Cape Town: England's cricketers have put off until Sunday a decision about whether or not to play their controversial World Cup opener against Zimbabwe in Harare on February 13. England and Wales Cricket Board (ECB) chief executive Tim Lamb and chairman David Morgan will continue discussions throughout Saturday with the players and their representatives, said an ECB statement. "There will be no further public comment on this issue today.
At this stage, it is envisaged that a media conference will be held on Sunday morning," said the statement. Players and officials are in Cape Town for the opening ceremony of the World Cup due to be held later in the day. Earlier Lamb told reporters that a decision on Thursday's match in Harare was "unlikely" Saturday. It appeared that the length of any possible England stay in Zimbabwe was one of the sticking points to a resolution to the crisis while senior tournament sources suggested the players might yet perform a U-turn and go ahead with the match.
England great Fred Trueman said if the team boycotted the fixture it would have his "full backing". "With that barbaric regime running a once such beautiful country, England travelling there might be seen as upholding what's happening. Losing four points would make them even more determined to do well," explained Trueman, the first man to take 300 Test wickets. "I went there in 1960 and found the people wonderful. To see it now is a crying shame. If they decide not to go, they'll have my full backing." Trueman's old county colleague and ex-England captain Brian Close also said Nasser Hussain's men should refuse to go to Zimbabwe.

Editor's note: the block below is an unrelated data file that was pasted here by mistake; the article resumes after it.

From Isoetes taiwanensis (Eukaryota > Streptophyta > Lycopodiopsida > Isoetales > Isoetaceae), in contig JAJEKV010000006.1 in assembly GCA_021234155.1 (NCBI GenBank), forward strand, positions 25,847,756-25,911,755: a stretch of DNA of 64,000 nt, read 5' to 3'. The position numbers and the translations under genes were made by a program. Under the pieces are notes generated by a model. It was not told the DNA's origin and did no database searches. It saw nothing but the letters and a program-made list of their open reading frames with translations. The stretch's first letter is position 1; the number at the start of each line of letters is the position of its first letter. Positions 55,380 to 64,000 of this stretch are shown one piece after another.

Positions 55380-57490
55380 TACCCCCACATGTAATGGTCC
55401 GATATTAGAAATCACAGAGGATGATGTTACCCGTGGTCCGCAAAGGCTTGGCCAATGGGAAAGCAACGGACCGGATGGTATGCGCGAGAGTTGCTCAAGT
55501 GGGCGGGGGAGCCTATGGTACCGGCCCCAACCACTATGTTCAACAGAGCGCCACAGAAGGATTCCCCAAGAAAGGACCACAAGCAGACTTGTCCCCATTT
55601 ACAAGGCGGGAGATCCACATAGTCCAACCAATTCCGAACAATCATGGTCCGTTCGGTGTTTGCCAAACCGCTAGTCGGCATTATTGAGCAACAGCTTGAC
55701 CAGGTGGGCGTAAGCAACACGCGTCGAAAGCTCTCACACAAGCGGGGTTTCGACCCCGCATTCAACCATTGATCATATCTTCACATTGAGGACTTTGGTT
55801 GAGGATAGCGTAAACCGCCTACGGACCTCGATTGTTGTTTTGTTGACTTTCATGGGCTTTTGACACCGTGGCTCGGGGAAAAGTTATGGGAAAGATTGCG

"I wouldn't play there if I were still a player," said Close, who also expressed concern about possible protests by opponents of President Robert Mugabe. "What happens to the Democracy demonstrators if England go ahead with the game?" But Middlesex coach John Emburey said England would "probably go" to Zimbabwe. "The players are contracted to the ECB and they in turn are contracted to the ICC," the former England off spinner said. "The players might have moral objections but they've got an obligation to go." Recalling his own experiences after England was plunged into controversy following then captain Mike Gatting's infamous on-field row with umpire Shakoor Rana in Pakistan in 1987, Emburey said much would now depend on the team's elder statesmen.
"My experience then and since was that the attitude of the senior players was crucial. Young players don't tend to stand up and speak out in team meetings. They are carried along by what the senior players do." Meanwhile, former England coach David Lloyd warned the team it would be in for a tough contest if the game went ahead. "Zimbabwe will feel it has been let down dreadfully by England and that contest will not be a pushover game by any means." Lloyd, who when England coach sparked outrage in Zimbabwe after saying his team had "murdered" its opponents, following a draw in the inaugural Test between the nations in Bulawayo in 1996, added, "Expect the co-hosts to punch way above their weight."